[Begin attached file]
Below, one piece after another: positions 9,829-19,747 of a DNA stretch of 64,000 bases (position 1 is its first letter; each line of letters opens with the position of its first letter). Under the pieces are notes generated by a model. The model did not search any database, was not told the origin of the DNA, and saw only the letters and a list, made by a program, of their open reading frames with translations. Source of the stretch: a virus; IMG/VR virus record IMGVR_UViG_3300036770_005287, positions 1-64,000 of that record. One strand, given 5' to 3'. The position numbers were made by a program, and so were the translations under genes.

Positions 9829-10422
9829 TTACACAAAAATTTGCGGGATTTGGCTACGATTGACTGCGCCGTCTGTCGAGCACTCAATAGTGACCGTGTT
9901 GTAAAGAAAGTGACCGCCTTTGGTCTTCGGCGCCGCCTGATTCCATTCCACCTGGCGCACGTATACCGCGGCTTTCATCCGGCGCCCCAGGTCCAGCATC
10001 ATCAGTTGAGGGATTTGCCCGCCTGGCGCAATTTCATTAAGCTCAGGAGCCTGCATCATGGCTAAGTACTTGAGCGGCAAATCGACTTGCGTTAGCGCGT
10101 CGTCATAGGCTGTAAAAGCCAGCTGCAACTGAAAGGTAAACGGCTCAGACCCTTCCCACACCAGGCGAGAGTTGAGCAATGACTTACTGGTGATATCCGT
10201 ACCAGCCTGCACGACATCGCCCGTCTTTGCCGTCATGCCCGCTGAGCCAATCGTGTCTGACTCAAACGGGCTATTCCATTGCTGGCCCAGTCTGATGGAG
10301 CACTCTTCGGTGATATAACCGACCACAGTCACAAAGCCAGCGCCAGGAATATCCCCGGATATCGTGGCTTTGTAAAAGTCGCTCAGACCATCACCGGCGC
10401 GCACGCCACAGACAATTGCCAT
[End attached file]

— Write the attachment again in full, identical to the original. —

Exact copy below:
Below, one piece after another: positions 9,829-19,747 of a DNA stretch of 64,000 bases (position 1 is its first letter; each line of letters opens with the position of its first letter). Under the pieces are notes generated by a model. The model did not search any database, was not told the origin of the DNA, and saw only the letters and a list, made by a program, of their open reading frames with translations. Source of the stretch: a virus; IMG/VR virus record IMGVR_UViG_3300036770_005287, positions 1-64,000 of that record. One strand, given 5' to 3'. The position numbers were made by a program, and so were the translations under genes.

Positions 9829-10422
9829 TTACACAAAAATTTGCGGGATTTGGCTACGATTGACTGCGCCGTCTGTCGAGCACTCAATAGTGACCGTGTT
9901 GTAAAGAAAGTGACCGCCTTTGGTCTTCGGCGCCGCCTGATTCCATTCCACCTGGCGCACGTATACCGCGGCTTTCATCCGGCGCCCCAGGTCCAGCATC
10001 ATCAGTTGAGGGATTTGCCCGCCTGGCGCAATTTCATTAAGCTCAGGAGCCTGCATCATGGCTAAGTACTTGAGCGGCAAATCGACTTGCGTTAGCGCGT
10101 CGTCATAGGCTGTAAAAGCCAGCTGCAACTGAAAGGTAAACGGCTCAGACCCTTCCCACACCAGGCGAGAGTTGAGCAATGACTTACTGGTGATATCCGT
10201 ACCAGCCTGCACGACATCGCCCGTCTTTGCCGTCATGCCCGCTGAGCCAATCGTGTCTGACTCAAACGGGCTATTCCATTGCTGGCCCAGTCTGATGGAG
10301 CACTCTTCGGTGATATAACCGACCACAGTCACAAAGCCAGCGCCAGGAATATCCCCGGATATCGTGGCTTTGTAAAAGTCGCTCAGACCATCACCGGCGC
10401 GCACGCCACAGACAATTGCCAT